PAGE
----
Umno leaders under their captain Ahmad Zahid Hamidi appear to be reorganising their war generals following the move to sack Pasir Salak MP Tajuddin Abdul Rahman as a member of the party’s Supreme Council, analysts say.
A letter which went viral on social media yesterday said Tajuddin’s removal from the council was due to his appointment as Malaysia’s ambassador to Indonesia.
But political analyst Mazlan Ali said this might not be the only reason.
Speaking to MalaysiaNow, he gave the example of the late Jamaluddin Jarjis who had been maintained as a member of the Supreme Council even after his appointment as ambassador to the US in 2009.
“Zahid wants to demonstrate what happens to senior Umno leaders who are not in sync with his leadership,” Mazlan, of Universiti Teknologi Malaysia, said.
“Those who don’t toe the line are axed.”
He said Tajuddin’s removal was also a warning to other senior leaders including Ketereh MP Annuar Musa and Rembau MP Khairy Jamaluddin.
But the move to drop Tajuddin was a bold one, he said, adding that it would have a lasting effect on the party’s politics.
According to the Umno constitution, the president is empowered to appoint a maximum of 13 members to the Supreme Council.
Kartini Aboo Talib of Universiti Kebangsaan Malaysia said Tajuddin’s removal from the Supreme Council was a timely move on Umno’s part.
“He is seen as a troublemaker in Umno, from the LRT issue and Prasarana Malaysia to criticism over his appointment as Malaysia’s ambassador to Indonesia,” she said.
“He is also seen as out of step with the views of many Supreme Council members about a number of issues including the date of the election.”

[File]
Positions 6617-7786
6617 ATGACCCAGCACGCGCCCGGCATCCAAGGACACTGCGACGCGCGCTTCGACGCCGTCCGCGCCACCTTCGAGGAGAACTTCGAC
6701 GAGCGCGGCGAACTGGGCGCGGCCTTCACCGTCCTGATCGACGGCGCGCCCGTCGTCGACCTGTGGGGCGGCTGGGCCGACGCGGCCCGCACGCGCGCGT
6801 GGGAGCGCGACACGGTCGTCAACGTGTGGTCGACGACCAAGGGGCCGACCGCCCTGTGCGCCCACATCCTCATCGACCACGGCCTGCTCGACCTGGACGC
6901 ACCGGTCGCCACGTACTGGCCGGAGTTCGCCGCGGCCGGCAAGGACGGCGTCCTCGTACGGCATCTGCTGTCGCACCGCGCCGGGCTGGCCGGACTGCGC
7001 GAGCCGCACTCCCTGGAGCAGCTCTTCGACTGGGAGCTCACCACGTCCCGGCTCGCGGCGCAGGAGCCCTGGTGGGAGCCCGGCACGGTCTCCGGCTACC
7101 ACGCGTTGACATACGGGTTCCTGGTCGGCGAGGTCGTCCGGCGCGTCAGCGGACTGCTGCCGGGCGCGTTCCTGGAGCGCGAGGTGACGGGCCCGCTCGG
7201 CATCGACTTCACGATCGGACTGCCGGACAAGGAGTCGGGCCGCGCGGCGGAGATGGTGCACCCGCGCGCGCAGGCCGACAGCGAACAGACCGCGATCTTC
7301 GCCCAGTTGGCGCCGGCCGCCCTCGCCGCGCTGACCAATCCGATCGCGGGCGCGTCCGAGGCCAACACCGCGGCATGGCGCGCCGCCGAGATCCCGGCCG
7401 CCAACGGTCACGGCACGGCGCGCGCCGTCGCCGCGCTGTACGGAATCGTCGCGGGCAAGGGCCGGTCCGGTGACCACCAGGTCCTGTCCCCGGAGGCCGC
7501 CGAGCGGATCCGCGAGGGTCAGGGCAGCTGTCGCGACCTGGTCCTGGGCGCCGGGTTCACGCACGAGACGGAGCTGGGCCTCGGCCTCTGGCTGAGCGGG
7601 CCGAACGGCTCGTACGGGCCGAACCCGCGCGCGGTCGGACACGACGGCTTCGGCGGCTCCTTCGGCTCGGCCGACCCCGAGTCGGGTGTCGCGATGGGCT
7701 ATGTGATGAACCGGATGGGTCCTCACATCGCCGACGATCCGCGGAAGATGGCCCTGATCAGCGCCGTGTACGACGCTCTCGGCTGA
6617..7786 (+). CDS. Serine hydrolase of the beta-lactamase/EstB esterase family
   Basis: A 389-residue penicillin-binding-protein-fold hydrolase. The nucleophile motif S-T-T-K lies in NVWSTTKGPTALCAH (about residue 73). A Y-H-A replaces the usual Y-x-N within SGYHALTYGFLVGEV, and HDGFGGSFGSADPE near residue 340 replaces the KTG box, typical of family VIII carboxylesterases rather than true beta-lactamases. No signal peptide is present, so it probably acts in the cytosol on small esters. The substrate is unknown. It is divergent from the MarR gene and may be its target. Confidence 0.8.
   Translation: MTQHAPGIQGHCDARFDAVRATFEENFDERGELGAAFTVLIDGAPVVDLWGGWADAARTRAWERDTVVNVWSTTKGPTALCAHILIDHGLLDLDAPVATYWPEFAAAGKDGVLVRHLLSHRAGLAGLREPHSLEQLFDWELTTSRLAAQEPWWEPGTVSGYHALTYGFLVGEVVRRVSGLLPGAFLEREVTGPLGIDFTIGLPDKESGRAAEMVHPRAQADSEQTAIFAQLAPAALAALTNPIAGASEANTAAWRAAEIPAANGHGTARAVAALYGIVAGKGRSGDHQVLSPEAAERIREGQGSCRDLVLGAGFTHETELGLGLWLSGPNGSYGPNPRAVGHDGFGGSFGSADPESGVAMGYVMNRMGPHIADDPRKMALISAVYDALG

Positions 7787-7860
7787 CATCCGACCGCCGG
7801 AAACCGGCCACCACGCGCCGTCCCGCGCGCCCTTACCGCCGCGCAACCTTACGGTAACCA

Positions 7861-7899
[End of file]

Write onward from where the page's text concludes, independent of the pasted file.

Tajuddin and Umno deputy president Mohamad Hassan had previously argued over the date of the 15th general election.
Mazlan said Umno could be expected to make a “big political move” within the next one or two months.
“Will the prime minister be forced to dissolve Parliament? It’s not impossible,” he said.
“Anyone who crosses swords with the Umno general assembly and the Supreme Council could be subject to disciplinary action, even the prime minister, if he does not wish to hold an election.”
Talk of an election this year was recently fanned by announcements by some that they had been called to attend a course on being election officers organised by the Election Commission.
But Mazlan said Umno would face the wrath of the people if an election is held in the near future, as issues like the cost of living and the rising price of goods were still foremost on their minds.
Kartini meanwhile said that many expect GE15 to be held in September or October this year.
“Umno leaders want to hold it quickly because they feel that this will allow them to leverage the party’s success at the Melaka and Johor state elections,” she said.
“Pakatan Harapan wants it to be held early too because its leaders are looking to make a comeback from their fall two years ago.”
But in any event, she added, the real indicator of an election would be the dissolution of Parliament by the Cabinet with the consent of the Yang di-Pertuan Agong.
“As long as this does not happen, people can only speculate.”